Robert Townsend at Art Miami 2022
At the turn of the millennium, feminist philosopher Mary Daly recontextualized quintessence—defined by Aristotle as the fifth, highest element found in celestial bodies, distinct from earth, fire, air and water, and exempt from change and decay—as a metaphor for being in life, love and creativity: “It means throwing one’s life as far as it will go.”
No one more fully embodies such quintessence than Helen, the midcentury muse of artist Robert Townsend. Epitomizing the exuberance of post-war travel and financial freedom, Helen threw the force of her personality as far as it would go— far from her Indiana home, from the beaches of Hawaii to the roadside cutouts of Colorado.
Poised to debut a new series of Helen paintings in December at Art Miami, Townsend considers the enduring relevance of Helen and her joyous figuring of feminist optimism. He first “met” Helen—more precisely, her image—a decade ago, in the form of an eBay archive of family Kodachrome slides. From those 3,000 frames, he pulled 75 scenes to paint—a quantity that would take him decades to complete. Ergo his casting of Helen as his career muse. “I think she’s teaching me a lesson about celebrating life,” Townsend says.
“I think she’s teaching me a lesson about celebrating life,” Townsend says.
Born in Downey, California amid midcentury relics, Townsend grew up attuned to Googie architecture and California masters like Wayne Thiebaud and Robert Bechtle—both masters of color and light, Townsend’s guiding principles. Initially a muralist, he translated his sense of aggrandized scale and painterly realism into still lifes at once nostalgic and vibrant.
Even though Townsend does not consider himself a realist or photorealist painter—preferring instead contemporary West Coast painter—his eye is rooted in the empathy of said historical movements. Realism’s democratizing desire to truthfully render everyday scenes and heroes (as epitomized by Gustave Courbet and Jean-François Millet) seeded modern artists such as Edward Hopper, a forefather for Townsend with his eye for mundanescapes. Ever imprinted by place, Townsend also references California colorists like Richard Diebenkorn—a two-fold ancestor considering the figurative turn of his early career—as well as other artists from the Ferus Gallery-era of Los Angeles art like Ed Ruscha and Larry Bell.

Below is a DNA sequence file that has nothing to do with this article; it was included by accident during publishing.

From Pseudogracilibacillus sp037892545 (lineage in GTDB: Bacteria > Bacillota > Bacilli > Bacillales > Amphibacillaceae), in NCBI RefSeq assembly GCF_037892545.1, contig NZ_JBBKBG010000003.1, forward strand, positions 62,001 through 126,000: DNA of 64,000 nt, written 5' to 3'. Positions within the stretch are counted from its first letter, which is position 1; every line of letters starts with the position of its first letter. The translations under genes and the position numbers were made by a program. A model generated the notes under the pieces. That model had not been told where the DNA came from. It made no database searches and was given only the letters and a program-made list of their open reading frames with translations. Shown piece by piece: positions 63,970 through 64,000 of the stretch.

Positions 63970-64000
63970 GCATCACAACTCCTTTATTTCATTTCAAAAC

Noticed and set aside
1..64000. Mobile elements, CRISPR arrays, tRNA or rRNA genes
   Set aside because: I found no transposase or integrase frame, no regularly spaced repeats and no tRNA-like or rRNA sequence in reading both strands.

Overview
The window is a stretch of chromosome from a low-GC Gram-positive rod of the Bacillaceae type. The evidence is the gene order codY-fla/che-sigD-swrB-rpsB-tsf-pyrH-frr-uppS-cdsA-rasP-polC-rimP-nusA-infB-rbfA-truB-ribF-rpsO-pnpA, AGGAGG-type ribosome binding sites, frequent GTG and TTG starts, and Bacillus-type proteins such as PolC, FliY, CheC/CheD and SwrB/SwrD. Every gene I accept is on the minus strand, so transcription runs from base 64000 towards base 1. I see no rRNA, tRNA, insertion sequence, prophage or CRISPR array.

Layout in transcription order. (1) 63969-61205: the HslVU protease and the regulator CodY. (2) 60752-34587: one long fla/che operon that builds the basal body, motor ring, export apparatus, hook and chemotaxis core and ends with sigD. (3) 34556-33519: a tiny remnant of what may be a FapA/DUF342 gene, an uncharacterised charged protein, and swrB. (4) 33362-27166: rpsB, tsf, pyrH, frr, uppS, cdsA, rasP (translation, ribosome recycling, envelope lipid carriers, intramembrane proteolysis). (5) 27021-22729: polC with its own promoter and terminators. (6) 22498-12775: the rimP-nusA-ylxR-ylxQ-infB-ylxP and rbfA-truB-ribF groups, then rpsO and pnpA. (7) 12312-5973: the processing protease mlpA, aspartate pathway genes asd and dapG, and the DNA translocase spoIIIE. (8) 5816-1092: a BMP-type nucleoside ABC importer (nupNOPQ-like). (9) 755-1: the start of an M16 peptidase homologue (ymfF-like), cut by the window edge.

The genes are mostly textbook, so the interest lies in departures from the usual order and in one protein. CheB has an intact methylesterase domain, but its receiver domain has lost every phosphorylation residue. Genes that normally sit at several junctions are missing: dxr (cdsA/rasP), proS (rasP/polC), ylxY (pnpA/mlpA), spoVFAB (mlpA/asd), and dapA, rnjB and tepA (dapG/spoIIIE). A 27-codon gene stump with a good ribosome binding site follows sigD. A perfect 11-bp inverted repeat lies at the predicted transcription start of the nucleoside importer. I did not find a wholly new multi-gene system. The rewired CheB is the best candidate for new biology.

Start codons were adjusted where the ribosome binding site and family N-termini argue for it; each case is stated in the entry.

“My primary intent is an expression of the human condition,” Townsend says. “What it feels like to be here.”
For Townsend, Helen is more than a muse, she is the apotheosis of his oeuvre, spotlighting the glory and grace inherent in a life lived with self-actualized panache. With her as hero, each painting serves as a narrative time warp, a capsule of individual expression and transcendent character. As a whole, the series tells a story layered with practical and conceptual meaning. Her story and the story she shared with her husband was of a childless couple in post-war America, free to spend their time and income as they wished, as well as the wider history of midcentury buoyancy.
Ever true to her, Townsend has prioritized painting the major touchpoints of her life—her favorite trips, sites and situations, as identified by her nieces. Helen and Roy beaming atop a palmy lookout in Hawaii. The pair posing roadside, backs to a snow-crested cliff, her heels sunken in powder. Or, more intimately, the two tucked into a plastic lawn chair inside the cluttered garage attached to their Sears Roebuck house. Now, years into his project, he is turning his attention to scenes more subtle in their significance: Helen posing beside a classic cruiser, crowned with surfboards—a newfound sport of the leisure class—teetering on her tiptoes, only one of two slides in which Helen deign to let herself be photographed sans high heels. Such details stand out to Townsend: “I connect with people through painting.”
Transcending personal poignancy, Helen and Roy represent all that was right about postwar America: the optimism and the promise. They embody the era’s glory without pretension or sheen. They convey the real contours of marriage. Living only for each other, they felt free to travel and spend their hard-earned income. They explored the country in their matching his and her Mercuries. They posed at iconic places: road signs, restaurants, panoramas. They remind us to celebrate each and every day, the air we breathe, the sights we see, the people we meet and the roads we wander. They lived and they loved in accordance with quintessence.
They remind us to celebrate each and every day, the air we breathe, the sights we see, the people we meet and the roads we wander.
By choosing such idiosyncratic images, Townsend pays tribute to the ebullience embodied by Helen and her nieces. “These days, angst is pervasive. Everything is heavy,“ he says. “This is the perfect time for this: the Helen series is something you too can celebrate. Let’s have a good time together.” By planting his work firmly in this moment, Townsend takes up the call for layered optimism in contemporary art. As former President of the Ford Foundation Darren Walker once said: “Art may well imitate life, but it also imbues it with a radical kind of hope—for each of us, for our communities and our country, and for generations to come.” By Townsend’s brush, Helen embodies that sense of radical, resilient hope.
For more information about Robert Townsend and his Art Miami exhibition, please contact Altamira Fine Art by email— email@example.com—or phone—(307) 739-4700.